dating manipulation - Newspaper article about dating

The former Miss America system contestant and University of Cincinnati College-Conservatory of Music-trained opera singer knew she had a different conception of romance than her previous boyfriends had and, for that matter, everyone else.“People tend to think of romance as spur of the moment and exciting,” she told me.

“I think of romance as things that make sense and are logical.” However, she didn't know why until this year when, at the age of 31, when she was diagnosed with autism.

A common trait of people on the spectrum is being extremely logical and straightforward.

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While Paulette doesn't necessarily think women with autism have it easier than men, she has noticed that her neuro-typical dates have particularly valued many of her autistic traits.

“I’ve found that people who are neuro-typical really appreciate the qualities that people on the spectrum posses: complete honesty and almost an inability to lie,” she said.

“We will constantly not be able to read whether someone is interested, so you can have an insecurity about whether the person you're dating likes you,” said Plank.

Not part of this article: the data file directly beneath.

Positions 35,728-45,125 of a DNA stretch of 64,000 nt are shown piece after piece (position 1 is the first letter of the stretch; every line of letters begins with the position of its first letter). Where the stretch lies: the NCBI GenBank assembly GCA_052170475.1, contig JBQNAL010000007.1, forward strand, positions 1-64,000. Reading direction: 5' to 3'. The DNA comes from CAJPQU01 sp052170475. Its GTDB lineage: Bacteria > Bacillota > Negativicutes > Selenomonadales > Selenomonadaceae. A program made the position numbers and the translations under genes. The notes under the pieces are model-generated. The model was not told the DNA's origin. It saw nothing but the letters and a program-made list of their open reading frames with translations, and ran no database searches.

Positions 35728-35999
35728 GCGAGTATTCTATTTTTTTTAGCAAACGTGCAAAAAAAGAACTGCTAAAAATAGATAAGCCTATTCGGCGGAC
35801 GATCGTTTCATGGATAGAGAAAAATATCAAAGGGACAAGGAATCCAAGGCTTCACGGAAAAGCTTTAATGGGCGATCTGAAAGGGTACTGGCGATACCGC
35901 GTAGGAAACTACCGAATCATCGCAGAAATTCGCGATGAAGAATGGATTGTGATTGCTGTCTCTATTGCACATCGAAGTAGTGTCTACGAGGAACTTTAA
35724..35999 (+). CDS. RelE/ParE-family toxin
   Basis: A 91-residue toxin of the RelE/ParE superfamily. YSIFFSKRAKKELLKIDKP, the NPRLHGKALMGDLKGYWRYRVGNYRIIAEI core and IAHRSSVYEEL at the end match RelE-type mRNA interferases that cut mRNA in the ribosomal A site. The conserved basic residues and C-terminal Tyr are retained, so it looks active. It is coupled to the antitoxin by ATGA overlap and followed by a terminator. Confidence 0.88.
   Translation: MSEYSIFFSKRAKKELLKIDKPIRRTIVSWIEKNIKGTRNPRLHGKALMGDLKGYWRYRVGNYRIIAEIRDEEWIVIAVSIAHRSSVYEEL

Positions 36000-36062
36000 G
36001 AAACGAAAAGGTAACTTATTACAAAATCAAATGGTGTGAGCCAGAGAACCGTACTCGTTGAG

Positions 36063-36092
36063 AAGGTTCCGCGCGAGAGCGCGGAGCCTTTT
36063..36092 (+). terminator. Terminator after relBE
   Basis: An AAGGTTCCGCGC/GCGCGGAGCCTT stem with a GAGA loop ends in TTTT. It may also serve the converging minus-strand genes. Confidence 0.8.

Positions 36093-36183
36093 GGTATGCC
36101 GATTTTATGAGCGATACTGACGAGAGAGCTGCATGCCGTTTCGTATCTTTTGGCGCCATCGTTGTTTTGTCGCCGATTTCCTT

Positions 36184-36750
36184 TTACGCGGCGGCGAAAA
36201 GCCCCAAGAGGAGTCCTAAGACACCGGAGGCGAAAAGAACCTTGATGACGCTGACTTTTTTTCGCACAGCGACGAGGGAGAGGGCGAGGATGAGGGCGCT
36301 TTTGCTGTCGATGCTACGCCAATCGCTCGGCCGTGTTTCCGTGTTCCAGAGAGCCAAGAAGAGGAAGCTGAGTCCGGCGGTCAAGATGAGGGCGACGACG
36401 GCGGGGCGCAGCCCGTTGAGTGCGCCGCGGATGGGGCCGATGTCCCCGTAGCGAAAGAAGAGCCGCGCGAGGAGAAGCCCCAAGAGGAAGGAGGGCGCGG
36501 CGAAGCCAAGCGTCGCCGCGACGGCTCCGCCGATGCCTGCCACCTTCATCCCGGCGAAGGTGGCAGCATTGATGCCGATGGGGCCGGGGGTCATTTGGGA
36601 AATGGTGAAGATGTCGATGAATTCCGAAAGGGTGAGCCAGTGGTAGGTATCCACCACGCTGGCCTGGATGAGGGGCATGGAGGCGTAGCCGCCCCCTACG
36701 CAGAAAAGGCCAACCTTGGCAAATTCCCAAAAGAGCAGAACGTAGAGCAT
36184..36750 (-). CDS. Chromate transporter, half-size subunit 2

In heterosexual courtships where men are still often expected to pursue women, males with autism are at a distinct disadvantage to their female counterpart.

Autism diagnosis rates have increased dramatically over the last two decades (the latest CDC reports show one in 50 children are diagnosed), and while much attention has been paid to early-intervention programs for toddlers and younger children, teens and adults with autism have largely been overlooked—especially when it comes to building romantic relationships.

Certain characteristics associated with the autism spectrum inherently go against typical dating norms.“The look away makes it known you're safe, but the common error someone with autism can make is to stare, which can seem predatory and scare a person.” People with autism are also specifically instructed how to smile and for how long, since “another common mistake is to smile really big rather than giving a slight smile,” said Laugeson.“A big smile can also be frightening.”Neuro-typical people often take flirting for granted as a fairly organic, coy, and even fun back-and-forth, but for someone with autism, it is really a complex, nonsensical interaction. It seems like a waste of time,” said Plank, who worked on with Laugeson to teach his Wrong Planet community members how to flirt.However, both sexes on the spectrum struggle equally with the fear of rejection.Since so much of dating for adults with autism is trial by error, the risk of mistakes, and often embarrassing ones, is high.“We know people with autism think very concretely,” said Laugeson.

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